FIG. 25: The lapping guides 4, 45 are in the position AC.

FIG. 26: The lapping guides 4, 45 are in the position C. About at a half of the path of knitting needles 12 and the hook 47, i.e., between the foremost and the rear positions thereof, the lock thread 35 and the marginal weft thread 8" slip out of the hook 47 and are engaged by the marginal knitting needle 12'. In such situation depicted in FIG. 26, the marginal weft thread 8" encircling the stem of the marginal knitting needle 12' is laid into the lock 13 of the last but one knitting needle 12 while the lock thread 35 is laid over the latch 14 into the hook 13 of the marginal knitting needle 12'.

FIG. 27: The lapping guides 4, 45 are in the position CA. In the next phase of movement of lapping guides 4, 45 to the position A, the marginal knitting needle 12' draws a loop of lock thread 35 through the old stitch, and the last but one knitting needle 12 draws a loop of the marginal weft thread 8" through the old stitch. Thereafter the knitting mechanism will assume the position according to FIG. 20.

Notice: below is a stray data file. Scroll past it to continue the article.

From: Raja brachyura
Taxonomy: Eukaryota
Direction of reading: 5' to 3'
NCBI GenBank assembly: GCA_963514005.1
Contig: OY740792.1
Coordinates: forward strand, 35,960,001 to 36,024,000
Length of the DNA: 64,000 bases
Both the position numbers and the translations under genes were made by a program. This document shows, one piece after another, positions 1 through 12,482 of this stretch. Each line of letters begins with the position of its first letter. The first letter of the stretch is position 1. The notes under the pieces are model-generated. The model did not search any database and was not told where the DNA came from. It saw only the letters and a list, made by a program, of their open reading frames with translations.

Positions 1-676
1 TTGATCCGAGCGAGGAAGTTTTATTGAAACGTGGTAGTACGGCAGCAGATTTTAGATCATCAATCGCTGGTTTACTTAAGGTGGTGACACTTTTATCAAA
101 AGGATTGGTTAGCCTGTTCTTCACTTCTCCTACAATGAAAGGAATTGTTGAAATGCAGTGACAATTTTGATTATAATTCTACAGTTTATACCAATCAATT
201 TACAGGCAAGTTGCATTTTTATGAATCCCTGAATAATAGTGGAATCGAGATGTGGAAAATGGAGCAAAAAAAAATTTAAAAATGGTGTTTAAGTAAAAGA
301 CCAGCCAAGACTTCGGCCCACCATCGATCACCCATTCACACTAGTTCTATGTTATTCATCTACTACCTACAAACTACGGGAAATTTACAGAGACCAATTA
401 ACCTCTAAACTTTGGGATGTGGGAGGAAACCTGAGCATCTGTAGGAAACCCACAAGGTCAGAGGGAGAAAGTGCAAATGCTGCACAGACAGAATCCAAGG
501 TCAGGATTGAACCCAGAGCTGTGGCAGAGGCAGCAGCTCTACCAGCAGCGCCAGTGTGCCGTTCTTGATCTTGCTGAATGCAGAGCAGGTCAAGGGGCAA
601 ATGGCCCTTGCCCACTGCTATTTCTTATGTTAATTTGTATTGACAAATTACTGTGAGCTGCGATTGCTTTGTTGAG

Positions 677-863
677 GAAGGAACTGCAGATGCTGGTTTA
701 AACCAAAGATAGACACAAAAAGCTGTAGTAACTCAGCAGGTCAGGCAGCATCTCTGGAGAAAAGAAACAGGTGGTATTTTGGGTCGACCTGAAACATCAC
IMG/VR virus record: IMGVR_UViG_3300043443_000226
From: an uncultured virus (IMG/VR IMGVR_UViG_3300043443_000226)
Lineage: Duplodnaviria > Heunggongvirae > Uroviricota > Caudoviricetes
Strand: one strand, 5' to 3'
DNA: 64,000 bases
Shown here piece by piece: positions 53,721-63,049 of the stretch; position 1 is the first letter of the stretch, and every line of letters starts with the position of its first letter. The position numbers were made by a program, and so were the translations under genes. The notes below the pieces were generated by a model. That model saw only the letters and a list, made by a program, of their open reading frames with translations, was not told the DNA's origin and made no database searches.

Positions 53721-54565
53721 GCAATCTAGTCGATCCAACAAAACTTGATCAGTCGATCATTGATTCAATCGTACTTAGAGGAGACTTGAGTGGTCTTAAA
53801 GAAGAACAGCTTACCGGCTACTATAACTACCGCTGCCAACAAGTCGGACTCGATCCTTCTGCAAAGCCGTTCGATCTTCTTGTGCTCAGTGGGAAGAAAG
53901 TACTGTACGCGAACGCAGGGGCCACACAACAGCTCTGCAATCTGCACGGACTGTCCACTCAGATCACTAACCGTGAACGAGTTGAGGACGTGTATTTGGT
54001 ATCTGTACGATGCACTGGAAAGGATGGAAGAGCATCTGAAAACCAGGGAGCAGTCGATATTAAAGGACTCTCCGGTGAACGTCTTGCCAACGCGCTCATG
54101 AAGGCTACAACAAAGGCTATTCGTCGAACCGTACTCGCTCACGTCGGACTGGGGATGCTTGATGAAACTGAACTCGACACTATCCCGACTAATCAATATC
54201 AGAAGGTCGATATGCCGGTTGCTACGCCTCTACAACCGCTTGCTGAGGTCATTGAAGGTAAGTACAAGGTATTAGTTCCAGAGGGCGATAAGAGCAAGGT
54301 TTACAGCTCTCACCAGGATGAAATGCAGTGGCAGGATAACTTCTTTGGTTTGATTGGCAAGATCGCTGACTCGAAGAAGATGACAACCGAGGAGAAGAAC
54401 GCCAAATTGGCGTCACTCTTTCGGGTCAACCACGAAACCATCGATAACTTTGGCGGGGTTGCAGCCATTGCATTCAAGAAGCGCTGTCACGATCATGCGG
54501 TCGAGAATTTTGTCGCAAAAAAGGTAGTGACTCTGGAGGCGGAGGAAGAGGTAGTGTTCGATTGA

A condition of producing the marginal wale 31 shown in FIG. 4 resides in that during the inward laying, the marginal weft thread 8" must be reliably laid onto the stem of the marginal knitting needle 12', and the lock thread 35 into its hook 13, or onto its latch 14 (FIG. 26); this can be achieved, for example, by a suitable selection of length of the latch 14.